eTheses Repository

Measurement of electromagnetic signal velocities in saturated fine-grained soils

Thomas, Andrew Mark (2010)
Ph.D. thesis, University of Birmingham.

PDF (7Mb)


Electromagnetic signal velocity measurements are common in soil disciplines, often involving Time-Domain Reflectometry. However, Time-Domain Reflectometry measurements are of limited use where velocity is frequency dependent, such as in finegrained soils. Therefore, Quarter-Wavelength Analysis was developed for measurements of velocities in fine-grained soils. The developed measurement cell was used to undertake velocity measurements in parallel with geotechnical index tests, in order to develop cross-disciplinary relationships. It was found that relationships exist between velocities and geotechnical properties, both for a wide range of soils at their Liquid Limits and for two fine-grained soils over their full saturated water content ranges. Also, it was found that Atterberg Limits can be used to define water content ranges over which different mixing models are required to relate velocity and water content. This led to initial development of mixing models specifically for the saturated state to allow more accurate use of laboratory velocity measurements in determining fine-grained soil water contents. Furthermore, it was found that variations in velocities between low and high frequencies relate to linear shrinkage. These relationships have wide-ranging uses in engineering, including rapid index testing, geo-hazard monitoring, improved electromagnetic field surveys, and researching the properties of soil porewater.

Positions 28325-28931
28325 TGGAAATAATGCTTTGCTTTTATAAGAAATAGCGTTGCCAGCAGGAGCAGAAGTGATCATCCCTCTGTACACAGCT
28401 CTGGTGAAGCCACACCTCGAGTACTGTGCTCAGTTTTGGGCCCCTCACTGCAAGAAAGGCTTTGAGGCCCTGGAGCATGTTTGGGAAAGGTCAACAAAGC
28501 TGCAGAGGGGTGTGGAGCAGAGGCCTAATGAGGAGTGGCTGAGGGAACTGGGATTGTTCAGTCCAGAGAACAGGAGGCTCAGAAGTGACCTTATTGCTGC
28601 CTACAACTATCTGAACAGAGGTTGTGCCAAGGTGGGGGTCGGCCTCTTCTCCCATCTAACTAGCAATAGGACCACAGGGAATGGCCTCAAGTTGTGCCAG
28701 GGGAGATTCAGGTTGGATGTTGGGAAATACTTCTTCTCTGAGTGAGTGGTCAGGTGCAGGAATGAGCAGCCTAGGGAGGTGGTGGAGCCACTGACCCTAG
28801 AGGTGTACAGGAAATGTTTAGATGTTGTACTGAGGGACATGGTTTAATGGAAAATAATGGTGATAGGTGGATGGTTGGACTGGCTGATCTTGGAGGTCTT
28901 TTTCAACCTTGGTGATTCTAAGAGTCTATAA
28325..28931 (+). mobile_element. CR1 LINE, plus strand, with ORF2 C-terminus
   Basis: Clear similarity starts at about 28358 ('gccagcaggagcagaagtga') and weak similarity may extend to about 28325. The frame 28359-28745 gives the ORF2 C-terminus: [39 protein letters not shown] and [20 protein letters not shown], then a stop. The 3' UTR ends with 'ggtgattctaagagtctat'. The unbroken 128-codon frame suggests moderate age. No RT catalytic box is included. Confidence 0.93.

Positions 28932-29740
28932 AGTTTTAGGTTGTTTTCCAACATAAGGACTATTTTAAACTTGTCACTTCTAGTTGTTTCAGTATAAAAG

Type of Work:Ph.D. thesis.
School/Faculty:Colleges (2008 onwards) > College of Engineering & Physical Sciences
Department:School of Civil Engineering
Subjects:TA Engineering (General). Civil engineering (General)
Institution:University of Birmingham
ID Code:877
This unpublished thesis/dissertation is copyright of the author and/or third parties. The intellectual property rights of the author or third parties in respect of this work are as defined by The Copyright Designs and Patents Act 1988 or as modified by any successor legislation. Any use made of information contained in this thesis/dissertation must be in accordance with that legislation and must be properly acknowledged. Further distribution or reproduction in any format is prohibited without the permission of the copyright holder.
Export Reference As : ASCII + BibTeX + Dublin Core + EndNote + HTML + METS + MODS + OpenURL Object + Reference Manager + Refer + RefWorks
Share this item :
QR Code for this page

Repository Staff Only: item control page